MOZI . Very little is known about the life of the fifth-century bce Chinese thinker Mozi (Master Mo), although a number of clues suggest that he may have been trained as an artisan. He was the first major thinker to challenge the heritage of Confucius (551–479 bce) and is best known as the founder of the Mohist school or lineage of thinkers that flourished in the fourth and third centuries bce, but he fell into obscurity soon after. Although the teachings attributed to Mozi, under the eponymous title Mozi (the core of which is held to represent Mozi's own writings rather than elaborations and accretions by later Mohists), were transmitted to posterity, they exercised little influence after the third century bce and were largely ignored until the nineteenth century.
Whereas in early Confucian writings it is the figures of the ruler and the father that served as authority models, Mozi appealed to a higher authority: tian (heaven). For him, it was the ideal model of what is constant, reliable, objective, measurable, and equally accessible to all (Hansen, 1992, p. 100). Many of Mozi's arguments are backed by an appeal to tian or (shang) (supreme ancestor). This is one of the reasons that Mohism has often been described as a religion. Mozi's concept of tian is conventionally understood as a morally normative force with authority above the ruler, which expressed its wishes through a variety of mechanisms, including portents and the appearance of spirits.
There is, however, a real question as to whether Mozi did, in fact, believe in a normative tian. A more pragmatic interpretation would be that he actually believed that if people act as if tian is a normative force, then they will be more inclined to act in ways that conform with Mozi's own philosophical principles. It is important to note that Mozi does not talk of tian's decrees (ming), but only of its intentions or goals (zhi). From a moral point of view this affords people the responsibility to make their own moral choices. Further supporting the pragmatic interpretation is the fact that order in the world is only achievable through strenuous effort on the part of both humans and tian. For Mozi there is no pre-existent order of things: an ordered human society is produced and maintained by the purposeful cooperation of tian, spirits, and humans, who work together in the face of the constant propensity of things to revert to a state of chaos (Schwartz, 1985, p. 141). The social upheavals of the times would certainly have reinforced this view.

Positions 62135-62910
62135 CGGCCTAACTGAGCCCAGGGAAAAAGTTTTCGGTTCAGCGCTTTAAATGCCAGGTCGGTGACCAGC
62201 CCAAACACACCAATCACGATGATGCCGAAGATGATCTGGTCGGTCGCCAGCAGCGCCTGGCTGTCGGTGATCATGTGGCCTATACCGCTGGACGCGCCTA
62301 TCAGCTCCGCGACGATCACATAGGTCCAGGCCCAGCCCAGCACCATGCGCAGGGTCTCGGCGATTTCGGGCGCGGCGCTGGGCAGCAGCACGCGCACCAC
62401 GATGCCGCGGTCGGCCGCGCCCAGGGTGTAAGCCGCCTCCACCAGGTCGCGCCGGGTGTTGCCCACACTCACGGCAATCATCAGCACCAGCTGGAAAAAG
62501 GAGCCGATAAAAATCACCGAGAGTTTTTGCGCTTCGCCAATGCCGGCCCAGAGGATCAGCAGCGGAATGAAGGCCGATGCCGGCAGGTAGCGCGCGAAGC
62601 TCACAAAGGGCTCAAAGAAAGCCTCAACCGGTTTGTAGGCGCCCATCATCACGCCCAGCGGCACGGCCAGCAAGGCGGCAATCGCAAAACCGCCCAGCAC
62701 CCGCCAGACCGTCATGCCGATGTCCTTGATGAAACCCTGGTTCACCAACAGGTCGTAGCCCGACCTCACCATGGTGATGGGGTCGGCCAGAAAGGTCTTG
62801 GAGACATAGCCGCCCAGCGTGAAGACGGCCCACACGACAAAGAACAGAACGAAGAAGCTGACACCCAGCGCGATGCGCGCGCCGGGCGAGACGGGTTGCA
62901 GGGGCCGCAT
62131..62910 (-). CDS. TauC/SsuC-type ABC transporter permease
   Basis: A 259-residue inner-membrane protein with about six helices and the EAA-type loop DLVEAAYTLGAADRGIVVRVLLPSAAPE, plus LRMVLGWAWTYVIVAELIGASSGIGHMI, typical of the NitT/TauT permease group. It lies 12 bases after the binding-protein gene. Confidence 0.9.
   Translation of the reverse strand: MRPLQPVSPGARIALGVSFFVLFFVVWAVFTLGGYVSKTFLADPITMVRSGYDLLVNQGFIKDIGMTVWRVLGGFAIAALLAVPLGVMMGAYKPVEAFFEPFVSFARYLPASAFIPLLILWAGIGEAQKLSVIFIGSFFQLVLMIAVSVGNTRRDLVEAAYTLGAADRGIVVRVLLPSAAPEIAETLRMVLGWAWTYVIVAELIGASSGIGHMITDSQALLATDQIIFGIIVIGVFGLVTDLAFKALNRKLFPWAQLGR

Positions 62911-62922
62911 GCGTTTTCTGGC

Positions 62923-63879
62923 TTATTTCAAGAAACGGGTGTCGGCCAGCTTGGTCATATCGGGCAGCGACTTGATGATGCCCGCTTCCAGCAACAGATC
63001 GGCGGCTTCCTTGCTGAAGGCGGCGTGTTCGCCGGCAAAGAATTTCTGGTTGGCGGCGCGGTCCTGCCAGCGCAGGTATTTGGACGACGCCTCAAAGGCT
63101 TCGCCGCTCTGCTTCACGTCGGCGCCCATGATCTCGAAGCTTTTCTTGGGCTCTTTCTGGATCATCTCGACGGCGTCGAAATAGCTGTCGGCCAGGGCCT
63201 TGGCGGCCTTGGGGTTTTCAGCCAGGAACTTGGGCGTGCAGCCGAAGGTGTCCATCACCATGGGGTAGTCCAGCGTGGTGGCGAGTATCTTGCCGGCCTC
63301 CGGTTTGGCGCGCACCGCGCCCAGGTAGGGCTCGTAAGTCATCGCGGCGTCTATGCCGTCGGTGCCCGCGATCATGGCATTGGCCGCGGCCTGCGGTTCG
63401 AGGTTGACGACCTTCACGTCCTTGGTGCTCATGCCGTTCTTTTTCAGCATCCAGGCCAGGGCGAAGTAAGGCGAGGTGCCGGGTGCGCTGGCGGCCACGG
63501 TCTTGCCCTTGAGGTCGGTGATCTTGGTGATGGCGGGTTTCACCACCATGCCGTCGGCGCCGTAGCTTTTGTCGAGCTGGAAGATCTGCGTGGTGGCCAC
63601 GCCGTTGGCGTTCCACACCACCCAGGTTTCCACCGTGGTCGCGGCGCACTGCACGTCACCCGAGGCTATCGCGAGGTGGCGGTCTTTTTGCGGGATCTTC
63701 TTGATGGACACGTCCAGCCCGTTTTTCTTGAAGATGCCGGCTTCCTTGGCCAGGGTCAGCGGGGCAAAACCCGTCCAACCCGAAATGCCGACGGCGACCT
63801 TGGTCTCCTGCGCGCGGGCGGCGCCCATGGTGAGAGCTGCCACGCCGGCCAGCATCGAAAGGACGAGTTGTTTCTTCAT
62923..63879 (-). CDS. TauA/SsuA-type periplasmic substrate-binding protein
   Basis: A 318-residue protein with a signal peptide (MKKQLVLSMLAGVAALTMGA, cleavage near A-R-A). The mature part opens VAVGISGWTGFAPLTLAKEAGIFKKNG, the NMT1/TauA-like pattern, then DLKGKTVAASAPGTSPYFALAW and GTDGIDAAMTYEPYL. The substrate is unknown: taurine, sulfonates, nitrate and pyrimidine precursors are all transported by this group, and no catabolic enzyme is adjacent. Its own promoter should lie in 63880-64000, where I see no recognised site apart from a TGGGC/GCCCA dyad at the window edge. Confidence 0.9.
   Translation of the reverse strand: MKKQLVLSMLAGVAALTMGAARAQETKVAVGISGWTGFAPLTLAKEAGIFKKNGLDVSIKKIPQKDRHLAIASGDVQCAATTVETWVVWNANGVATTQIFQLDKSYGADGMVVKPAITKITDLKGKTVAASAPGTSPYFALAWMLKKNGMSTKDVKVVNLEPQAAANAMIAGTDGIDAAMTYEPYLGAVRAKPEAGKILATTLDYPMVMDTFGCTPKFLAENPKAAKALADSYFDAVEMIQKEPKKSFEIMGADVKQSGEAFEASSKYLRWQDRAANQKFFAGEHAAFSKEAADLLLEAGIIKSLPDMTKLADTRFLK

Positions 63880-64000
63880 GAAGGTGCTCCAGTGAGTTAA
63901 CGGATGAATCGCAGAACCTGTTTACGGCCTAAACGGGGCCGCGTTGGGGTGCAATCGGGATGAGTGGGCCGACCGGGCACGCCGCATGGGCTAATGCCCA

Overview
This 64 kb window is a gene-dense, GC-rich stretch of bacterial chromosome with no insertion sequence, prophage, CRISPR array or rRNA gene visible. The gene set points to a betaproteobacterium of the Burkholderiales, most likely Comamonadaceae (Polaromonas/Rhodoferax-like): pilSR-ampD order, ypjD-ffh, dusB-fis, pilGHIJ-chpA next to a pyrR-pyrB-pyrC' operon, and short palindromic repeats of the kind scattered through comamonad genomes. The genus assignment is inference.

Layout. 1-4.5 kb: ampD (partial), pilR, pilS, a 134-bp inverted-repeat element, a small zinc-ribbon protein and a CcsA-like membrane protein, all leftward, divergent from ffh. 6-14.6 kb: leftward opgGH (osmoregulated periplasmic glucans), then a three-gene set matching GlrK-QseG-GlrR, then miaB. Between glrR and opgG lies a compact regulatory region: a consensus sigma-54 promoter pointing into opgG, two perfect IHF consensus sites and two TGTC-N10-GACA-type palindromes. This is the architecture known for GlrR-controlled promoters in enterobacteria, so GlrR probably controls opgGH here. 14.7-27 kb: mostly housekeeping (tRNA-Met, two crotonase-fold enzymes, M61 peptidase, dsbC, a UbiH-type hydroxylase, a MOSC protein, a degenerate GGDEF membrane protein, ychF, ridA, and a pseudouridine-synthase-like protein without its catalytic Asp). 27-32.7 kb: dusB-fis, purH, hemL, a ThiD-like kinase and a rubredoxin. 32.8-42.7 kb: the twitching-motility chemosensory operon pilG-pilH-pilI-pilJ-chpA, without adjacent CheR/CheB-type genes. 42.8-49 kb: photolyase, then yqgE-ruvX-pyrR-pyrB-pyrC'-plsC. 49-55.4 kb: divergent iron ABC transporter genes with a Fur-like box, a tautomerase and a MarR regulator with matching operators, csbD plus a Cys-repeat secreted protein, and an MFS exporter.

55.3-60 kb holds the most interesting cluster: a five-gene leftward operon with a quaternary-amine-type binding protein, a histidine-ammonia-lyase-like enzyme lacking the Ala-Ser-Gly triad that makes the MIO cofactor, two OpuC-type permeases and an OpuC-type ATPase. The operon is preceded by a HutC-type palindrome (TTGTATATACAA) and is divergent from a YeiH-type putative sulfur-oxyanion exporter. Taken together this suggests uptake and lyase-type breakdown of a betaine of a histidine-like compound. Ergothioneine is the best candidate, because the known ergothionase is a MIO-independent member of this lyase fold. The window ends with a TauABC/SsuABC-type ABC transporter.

The message is clear: if humans want order, they, like tian, must work at it, and the model they should follow is the one that tian itself has shown them: favoring utility and benefit over harm. Moral conduct was defined as acting so as to benefit others, which ultimately will benefit oneself. For Mozi's utilitarianism to work, it is crucial that people believe that their efforts can make it work. Utility/benefit provides a measurable standard that anyone can use with accuracy. For Mozi, utility included such things as food and shelter, peace, and the material conditions of life. The benefit-harm distinction also appeals as being a standard that is natural or pre-social rather than conventional. As such, it seems to offer a neutral basis for ranking alternative proposals about what is the best course of action. Confucian moral standards, by contrast, are derived from the teachings of so-called sages, or culled from tradition. Another weakness with Confucian ethics is that moral concern is graded according to one's relationship with someone, and family members always come first. Mozi argues that morality must involve equal concern for all people. Indeed, Mozi's most celebrated doctrine is the doctrine of ungraded concern for others (jian ai). He maintained that the world's disorders are the product of human selfishness and a lack of mutual concern. Mozi's panacea for these ills requires people to be as concerned about others as they are for themselves.